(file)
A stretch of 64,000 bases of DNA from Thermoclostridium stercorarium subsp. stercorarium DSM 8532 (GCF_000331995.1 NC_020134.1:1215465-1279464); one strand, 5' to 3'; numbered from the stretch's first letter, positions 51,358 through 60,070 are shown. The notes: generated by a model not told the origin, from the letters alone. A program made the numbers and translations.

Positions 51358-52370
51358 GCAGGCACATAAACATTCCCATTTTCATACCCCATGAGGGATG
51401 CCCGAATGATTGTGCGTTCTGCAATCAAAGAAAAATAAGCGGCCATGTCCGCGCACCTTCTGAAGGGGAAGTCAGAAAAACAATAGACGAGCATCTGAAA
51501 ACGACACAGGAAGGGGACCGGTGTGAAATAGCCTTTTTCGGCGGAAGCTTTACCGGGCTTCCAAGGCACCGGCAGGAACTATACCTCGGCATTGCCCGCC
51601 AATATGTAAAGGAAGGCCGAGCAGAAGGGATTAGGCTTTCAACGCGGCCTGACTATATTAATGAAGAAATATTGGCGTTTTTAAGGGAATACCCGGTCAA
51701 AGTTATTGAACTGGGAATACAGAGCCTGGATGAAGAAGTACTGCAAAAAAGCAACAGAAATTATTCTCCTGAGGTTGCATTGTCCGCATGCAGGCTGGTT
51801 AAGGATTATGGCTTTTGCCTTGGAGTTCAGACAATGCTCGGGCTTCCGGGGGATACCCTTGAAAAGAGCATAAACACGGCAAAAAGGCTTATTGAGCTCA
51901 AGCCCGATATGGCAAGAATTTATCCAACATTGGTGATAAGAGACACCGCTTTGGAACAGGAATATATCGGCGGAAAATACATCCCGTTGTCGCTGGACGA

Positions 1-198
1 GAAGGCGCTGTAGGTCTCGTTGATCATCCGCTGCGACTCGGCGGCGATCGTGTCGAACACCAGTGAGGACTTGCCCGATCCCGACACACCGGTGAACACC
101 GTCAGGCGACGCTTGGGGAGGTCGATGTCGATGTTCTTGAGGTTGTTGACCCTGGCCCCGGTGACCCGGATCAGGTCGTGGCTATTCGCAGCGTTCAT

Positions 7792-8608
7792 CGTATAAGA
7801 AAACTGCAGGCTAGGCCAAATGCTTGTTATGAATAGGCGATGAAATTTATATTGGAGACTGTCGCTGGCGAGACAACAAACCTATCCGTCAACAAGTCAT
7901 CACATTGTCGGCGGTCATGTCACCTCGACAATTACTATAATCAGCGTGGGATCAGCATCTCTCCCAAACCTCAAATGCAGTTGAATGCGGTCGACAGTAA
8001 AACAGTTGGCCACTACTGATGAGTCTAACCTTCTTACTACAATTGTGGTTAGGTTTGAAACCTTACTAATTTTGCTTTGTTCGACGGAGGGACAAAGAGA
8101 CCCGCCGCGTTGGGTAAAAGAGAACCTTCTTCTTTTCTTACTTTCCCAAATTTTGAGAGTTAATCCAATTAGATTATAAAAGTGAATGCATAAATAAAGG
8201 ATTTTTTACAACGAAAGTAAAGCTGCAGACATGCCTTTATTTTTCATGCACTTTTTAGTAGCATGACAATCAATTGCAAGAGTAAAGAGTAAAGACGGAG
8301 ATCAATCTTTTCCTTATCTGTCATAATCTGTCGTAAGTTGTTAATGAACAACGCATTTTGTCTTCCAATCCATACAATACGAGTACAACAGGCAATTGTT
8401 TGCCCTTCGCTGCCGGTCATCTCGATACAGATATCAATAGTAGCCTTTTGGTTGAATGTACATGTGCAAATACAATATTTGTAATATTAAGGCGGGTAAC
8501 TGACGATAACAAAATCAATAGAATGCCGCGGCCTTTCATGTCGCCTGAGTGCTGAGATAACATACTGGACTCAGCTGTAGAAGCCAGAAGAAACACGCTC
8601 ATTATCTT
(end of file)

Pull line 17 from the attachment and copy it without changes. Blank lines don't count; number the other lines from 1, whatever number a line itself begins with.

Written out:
8001 AACAGTTGGCCACTACTGATGAGTCTAACCTTCTTACTACAATTGTGGTTAGGTTTGAAACCTTACTAATTTTGCTTTGTTCGACGGAGGGACAAAGAGA